The Jeep Wrangler Rubicon 392 comes standard with 33-inch BF Goodrich All-Terrain T/A KO2 tires wrapped around 17-inch bronze-colored Beadlock-capable wheels. This tire and wheel combo is excellent for shooting dirt, sand, and mud in huge rooster tails. But, on the street, I had to make constant steering adjustments like an actor in a 1970s road movie. But, if you already drive a vehicle with chunky mudding tires on the road, this will feel normal. 

Pushing the gas pedal down to the floor triggers the Hemi into a berserk mode with a Viking roar. Take hold of the wheel and do not drive it like a regular car. All the power in the world doesn’t change that it is still a tall, boxy SUV with wide off-road tires. The sensation of the Rubicon 392 accelerating under full throttle feels like it wants to tackle the pavement while gravity tries to hold it back like the beginnings of a bar brawl. The Jeep Wrangler’s handling  characteristics have always made me think of a trusty pack mule capable of traversing wild terrain. A Hemi engine is the carrot on the stick, ensuring the mule will never stop.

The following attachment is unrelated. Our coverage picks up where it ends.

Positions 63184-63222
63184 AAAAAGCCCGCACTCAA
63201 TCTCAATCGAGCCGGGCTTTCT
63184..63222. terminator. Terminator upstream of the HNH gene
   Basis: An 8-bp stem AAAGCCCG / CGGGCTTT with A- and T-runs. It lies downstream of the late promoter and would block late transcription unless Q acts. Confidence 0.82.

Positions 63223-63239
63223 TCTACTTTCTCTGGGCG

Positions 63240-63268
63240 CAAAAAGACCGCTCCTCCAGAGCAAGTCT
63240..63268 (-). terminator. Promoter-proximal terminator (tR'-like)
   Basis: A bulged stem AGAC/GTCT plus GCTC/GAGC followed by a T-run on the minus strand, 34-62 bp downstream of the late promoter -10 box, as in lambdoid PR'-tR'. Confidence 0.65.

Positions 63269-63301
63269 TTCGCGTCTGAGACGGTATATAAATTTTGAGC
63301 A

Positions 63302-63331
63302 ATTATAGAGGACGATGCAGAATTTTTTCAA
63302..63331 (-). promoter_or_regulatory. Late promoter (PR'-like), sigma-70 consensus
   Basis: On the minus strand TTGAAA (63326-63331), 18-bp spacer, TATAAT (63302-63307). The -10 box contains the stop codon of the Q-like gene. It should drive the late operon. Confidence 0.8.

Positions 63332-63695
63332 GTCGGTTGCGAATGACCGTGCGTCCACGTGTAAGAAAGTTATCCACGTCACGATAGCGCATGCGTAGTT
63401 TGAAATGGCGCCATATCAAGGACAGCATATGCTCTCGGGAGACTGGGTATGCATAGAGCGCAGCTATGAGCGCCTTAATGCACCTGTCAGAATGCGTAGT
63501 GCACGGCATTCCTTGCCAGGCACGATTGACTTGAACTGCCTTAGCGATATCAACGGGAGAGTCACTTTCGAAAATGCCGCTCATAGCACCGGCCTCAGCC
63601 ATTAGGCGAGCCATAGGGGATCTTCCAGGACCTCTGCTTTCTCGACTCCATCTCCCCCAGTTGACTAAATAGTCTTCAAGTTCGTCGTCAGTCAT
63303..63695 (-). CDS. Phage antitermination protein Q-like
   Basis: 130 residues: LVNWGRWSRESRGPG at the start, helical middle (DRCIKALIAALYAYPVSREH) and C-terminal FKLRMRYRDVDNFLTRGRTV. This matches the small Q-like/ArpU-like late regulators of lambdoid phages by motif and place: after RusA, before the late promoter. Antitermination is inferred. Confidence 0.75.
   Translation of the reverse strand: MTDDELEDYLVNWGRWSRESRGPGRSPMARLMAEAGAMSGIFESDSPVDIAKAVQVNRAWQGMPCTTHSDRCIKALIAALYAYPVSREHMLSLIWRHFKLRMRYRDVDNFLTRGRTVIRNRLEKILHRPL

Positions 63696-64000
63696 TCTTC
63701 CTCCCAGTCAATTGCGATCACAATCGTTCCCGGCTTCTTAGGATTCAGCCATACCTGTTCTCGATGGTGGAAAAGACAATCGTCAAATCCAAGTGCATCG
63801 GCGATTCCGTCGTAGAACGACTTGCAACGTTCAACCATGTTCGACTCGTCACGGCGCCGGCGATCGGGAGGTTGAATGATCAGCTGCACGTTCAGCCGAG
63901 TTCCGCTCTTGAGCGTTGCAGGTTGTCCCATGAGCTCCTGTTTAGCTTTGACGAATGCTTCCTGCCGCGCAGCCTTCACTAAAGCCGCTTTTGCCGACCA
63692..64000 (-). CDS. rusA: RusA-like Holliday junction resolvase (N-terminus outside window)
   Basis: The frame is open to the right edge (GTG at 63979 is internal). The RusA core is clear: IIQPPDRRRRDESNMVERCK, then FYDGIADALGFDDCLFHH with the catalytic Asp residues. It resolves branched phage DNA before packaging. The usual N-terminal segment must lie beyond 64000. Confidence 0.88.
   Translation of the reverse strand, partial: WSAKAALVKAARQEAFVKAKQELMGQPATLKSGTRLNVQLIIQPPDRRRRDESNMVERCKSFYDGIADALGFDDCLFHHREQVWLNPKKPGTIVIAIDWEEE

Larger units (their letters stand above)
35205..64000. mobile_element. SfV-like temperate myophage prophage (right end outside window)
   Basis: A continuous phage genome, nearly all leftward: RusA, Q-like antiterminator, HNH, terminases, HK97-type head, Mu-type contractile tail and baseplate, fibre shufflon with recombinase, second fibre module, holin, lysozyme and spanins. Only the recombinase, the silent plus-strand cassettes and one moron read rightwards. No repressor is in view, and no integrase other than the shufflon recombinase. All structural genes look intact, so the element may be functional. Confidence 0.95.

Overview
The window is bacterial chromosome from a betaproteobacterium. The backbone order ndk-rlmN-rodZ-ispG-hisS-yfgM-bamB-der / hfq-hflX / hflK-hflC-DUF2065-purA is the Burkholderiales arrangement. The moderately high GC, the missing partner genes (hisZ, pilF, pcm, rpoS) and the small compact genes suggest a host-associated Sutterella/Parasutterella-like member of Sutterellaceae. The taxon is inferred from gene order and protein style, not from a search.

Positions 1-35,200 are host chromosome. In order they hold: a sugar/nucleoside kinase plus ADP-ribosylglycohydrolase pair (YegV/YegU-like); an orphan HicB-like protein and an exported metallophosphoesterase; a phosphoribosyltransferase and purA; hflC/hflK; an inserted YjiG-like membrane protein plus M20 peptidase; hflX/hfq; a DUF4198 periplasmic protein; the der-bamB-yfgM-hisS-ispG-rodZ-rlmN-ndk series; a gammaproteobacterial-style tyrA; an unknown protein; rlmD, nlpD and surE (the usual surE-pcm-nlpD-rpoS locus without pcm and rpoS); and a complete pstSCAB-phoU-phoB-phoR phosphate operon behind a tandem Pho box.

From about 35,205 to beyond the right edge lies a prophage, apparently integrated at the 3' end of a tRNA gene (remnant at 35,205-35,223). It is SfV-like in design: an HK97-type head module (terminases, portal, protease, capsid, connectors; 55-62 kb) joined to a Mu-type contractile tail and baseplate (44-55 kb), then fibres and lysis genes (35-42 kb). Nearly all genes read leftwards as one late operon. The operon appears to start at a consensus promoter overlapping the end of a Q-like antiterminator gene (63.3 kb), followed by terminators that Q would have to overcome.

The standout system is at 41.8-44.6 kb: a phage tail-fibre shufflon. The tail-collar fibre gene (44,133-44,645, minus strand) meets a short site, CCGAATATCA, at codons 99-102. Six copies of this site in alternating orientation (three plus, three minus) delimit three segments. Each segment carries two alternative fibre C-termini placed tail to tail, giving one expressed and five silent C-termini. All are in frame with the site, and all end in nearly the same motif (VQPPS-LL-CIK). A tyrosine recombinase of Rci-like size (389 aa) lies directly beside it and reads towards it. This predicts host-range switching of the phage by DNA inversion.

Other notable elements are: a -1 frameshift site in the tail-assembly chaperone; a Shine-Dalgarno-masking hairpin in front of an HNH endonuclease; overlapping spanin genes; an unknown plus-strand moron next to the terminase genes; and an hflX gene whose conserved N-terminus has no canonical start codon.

Even though the Jeep Wrangler Rubicon 392 can accelerate from zero to 60 in under five seconds and clear a quarter-mile in 13-seconds, it is electronically limited to a top speed of 99 mph.

However, don’t expect to win any long-distance sprints with this fast Jeep either. Even though the Jeep Wrangler Rubicon 392 can accelerate from zero to 60 in under five seconds and clear a quarter-mile in 13-seconds, it is electronically limited to a top speed of 99 mph. The fact that the speedometer needle will never get to touch triple digits is disappointing but understandable. Regardless of the parental blocker top speed, getting to 99 mph feels like a Hollywood action scene with a killer soundtrack. My biggest nitpick with this Hemi Jeep is not having a 2Hi mode for its transfer case. 

Off-Roading The Hemi Rubicon 392

Mud testing was done at General Sam’s Off-Road Park as part of the Texas Off-Road Invitational hosted by Texas Motor Press. This park provides guests with over 700 acres of trails to test their bike, ATV, and 4×4’s prowess. The 2021 Jeep Wrangler Rubicon 392 felt more at home in this environment. Standard off-road options on the Rubicon 392 include a two-inch suspension lift, upgraded frame rails, Fox shocks, and heavy-duty brakes.